The Signs of Post-Traumatic Stress Disorder

Post-traumatic stress disorder (PTSD) includes a cluster of symptoms that begin and persist after a person has survived or in some cases witnessed a severely traumatic or life-threatening event.

In some cases, memories of trauma become difficult to process while anxiety increases, all causing the individual to re-experience the feelings associated with trauma as if it were occurring in the present.

Signs of PTSD can range from flashbacks to nightmares, panic attacks to eating disorders and cognitive delays to lowered verbal memory capacity. Many trauma survivors also encounter substance abuse issues, as they attempt to self-medicate the negative effects of PTSD.

Just as not every trauma survivor will develop PTSD, not every individual with PTSD will develop the same signs and rarely do all 17 exist in one individual.

Experts have created three categories (or “clusters”) of PTSD symptoms, falling into the categories of re-experiencing the traumatic event, avoidance of reminders of the traumatic event and responses of hyperarousal. PTSD symptoms will generally persist for at least a month and for many survivors, these signs represent their first struggles with anxiety.

Some of the most common symptoms of PTSD include the following:

  •  
  • Intense feelings of distress when reminded of a tragic event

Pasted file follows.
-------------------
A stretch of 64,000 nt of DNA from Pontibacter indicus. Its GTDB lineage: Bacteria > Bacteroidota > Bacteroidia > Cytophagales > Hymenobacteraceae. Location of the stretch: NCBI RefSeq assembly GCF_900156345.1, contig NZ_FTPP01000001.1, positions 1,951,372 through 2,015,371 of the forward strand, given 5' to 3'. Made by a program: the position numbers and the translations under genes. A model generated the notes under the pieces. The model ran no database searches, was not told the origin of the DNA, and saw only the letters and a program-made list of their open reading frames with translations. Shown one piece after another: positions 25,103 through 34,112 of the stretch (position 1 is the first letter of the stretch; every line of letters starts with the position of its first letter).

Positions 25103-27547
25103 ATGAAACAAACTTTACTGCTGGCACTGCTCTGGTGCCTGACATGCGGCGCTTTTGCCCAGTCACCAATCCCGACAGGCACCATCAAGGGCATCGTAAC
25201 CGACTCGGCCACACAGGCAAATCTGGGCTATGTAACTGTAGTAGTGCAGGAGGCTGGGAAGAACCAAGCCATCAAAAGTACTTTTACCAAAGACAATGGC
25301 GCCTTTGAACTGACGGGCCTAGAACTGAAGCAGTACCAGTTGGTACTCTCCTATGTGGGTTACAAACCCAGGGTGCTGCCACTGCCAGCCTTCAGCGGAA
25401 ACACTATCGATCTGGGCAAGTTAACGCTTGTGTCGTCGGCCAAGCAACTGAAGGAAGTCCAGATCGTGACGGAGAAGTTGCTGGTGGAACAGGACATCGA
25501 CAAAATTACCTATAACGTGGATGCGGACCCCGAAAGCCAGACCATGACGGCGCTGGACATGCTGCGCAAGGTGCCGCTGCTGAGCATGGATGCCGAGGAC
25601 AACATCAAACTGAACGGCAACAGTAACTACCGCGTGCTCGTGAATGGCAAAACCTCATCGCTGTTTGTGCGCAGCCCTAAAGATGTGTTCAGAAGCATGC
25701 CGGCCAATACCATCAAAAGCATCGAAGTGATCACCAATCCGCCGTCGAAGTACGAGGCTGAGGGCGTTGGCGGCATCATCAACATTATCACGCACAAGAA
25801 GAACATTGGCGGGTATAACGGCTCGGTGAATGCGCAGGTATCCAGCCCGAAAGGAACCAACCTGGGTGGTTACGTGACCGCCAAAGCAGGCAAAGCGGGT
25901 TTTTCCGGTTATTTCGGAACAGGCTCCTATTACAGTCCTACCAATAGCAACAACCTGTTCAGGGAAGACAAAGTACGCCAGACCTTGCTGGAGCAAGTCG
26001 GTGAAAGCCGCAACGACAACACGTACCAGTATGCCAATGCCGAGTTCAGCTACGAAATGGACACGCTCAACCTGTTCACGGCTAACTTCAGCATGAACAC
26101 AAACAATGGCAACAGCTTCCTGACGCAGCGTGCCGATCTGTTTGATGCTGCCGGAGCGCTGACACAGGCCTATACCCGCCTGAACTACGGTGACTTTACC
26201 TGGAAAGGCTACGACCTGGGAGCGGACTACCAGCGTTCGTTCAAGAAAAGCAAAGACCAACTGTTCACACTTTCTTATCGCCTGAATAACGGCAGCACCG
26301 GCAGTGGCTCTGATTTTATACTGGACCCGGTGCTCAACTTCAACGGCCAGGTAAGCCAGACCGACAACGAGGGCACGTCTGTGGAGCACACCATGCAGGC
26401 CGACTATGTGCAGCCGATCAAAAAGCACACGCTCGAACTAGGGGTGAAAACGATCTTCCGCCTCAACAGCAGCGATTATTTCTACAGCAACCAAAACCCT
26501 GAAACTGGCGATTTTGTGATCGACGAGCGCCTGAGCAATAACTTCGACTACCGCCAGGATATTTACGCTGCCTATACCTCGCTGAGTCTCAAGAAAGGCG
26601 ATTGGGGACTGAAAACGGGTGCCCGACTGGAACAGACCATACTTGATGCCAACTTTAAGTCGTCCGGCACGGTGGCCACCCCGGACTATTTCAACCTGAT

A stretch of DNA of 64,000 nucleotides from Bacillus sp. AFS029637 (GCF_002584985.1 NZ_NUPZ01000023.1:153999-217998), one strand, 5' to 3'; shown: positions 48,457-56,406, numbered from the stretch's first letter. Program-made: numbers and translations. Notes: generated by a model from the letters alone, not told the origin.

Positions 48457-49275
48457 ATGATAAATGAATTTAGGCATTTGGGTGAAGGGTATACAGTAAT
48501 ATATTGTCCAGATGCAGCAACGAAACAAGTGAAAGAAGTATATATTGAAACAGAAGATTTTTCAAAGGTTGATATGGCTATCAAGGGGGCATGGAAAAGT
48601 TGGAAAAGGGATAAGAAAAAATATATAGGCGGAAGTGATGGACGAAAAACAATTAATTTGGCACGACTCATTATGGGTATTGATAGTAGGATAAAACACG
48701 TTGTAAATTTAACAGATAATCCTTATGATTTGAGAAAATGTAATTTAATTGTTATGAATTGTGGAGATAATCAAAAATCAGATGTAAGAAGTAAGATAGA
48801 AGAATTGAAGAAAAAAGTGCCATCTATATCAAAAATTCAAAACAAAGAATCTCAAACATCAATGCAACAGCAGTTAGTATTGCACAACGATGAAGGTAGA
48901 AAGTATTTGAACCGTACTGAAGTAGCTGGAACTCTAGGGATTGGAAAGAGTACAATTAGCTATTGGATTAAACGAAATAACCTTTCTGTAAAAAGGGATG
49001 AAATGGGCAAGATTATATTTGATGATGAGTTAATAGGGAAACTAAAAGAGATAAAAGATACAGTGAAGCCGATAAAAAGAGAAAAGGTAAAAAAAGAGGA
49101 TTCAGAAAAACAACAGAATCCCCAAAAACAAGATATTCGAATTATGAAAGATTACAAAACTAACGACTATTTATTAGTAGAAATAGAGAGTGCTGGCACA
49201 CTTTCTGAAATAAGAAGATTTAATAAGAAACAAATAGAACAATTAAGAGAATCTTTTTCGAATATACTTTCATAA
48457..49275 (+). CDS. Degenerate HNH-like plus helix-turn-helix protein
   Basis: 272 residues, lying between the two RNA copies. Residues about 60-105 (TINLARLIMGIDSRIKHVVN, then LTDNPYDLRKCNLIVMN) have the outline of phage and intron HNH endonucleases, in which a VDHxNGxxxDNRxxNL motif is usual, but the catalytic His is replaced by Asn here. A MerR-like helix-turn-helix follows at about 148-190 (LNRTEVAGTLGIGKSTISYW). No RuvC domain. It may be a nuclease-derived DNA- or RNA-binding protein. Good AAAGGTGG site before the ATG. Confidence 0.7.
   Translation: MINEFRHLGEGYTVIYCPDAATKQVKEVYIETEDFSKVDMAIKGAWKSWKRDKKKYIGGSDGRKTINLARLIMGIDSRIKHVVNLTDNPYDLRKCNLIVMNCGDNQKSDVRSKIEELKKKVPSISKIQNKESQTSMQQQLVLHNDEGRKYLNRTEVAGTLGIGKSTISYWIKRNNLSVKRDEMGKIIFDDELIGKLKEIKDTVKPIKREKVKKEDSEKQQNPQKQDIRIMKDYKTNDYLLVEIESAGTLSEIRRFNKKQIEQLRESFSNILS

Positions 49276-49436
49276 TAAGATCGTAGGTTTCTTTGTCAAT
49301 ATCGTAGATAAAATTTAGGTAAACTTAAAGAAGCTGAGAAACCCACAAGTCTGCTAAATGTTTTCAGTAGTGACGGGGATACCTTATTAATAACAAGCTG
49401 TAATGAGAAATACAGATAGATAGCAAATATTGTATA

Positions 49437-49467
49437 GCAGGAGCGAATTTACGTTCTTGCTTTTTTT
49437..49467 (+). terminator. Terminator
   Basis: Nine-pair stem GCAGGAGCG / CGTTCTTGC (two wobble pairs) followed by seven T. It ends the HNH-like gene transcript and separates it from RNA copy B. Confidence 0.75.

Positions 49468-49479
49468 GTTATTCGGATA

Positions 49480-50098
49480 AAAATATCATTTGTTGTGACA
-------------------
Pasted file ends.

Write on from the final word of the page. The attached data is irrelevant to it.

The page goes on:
• Extreme physical reactions to reminders of trauma such as nausea, sweating or a pounding heart
  • Invasive, upsetting memories of a tragedy
  • Flashbacks (feeling like the trauma is happening again)
  • Nightmares of either frightening things or of the event
  • Loss of interest in life and daily activities
  • Feeling emotionally numb and detached from other people
  • The sense of a not leading a normal life (not having a positive outlook of your future)
  • Avoiding certain activities, feelings, thoughts or places that remind you of the tragedy
  • Difficulty remembering important aspects of a tragic event

How People Describe their PTSD

A person who describes his or her PTSD may say something similar to these sentences:

  • “I don’t want to think (or talk) about it.”
  • “I can’t get it out of my head.”
  • “I feel like I’m losing my mind.”
  • “I keep having panic attacks.”
  • “I feel like it keeps happening over and over again.”
  • “I don’t want to go out/see friends/visit loved ones/participate in activities.”
  • “I just feel numb.”
  • “My life is not normal anymore.”
  • “I can’t remember what happened.”
  • “I keep having nightmares.”

Flashbacks and Panic: Signs of Re-experiencing Trauma in PTSD

Everyday occurrences can “trigger” memories of the traumatic event. When the brain becomes reminded of the trauma, survivors of PTSD may re-experience the event itself, as if it were occurring in the present. Flashbacks cause the survivor to have a waking, conscious and often sensory experience of the traumatic episode, usually accompanied by visual or auditory immersions.

 

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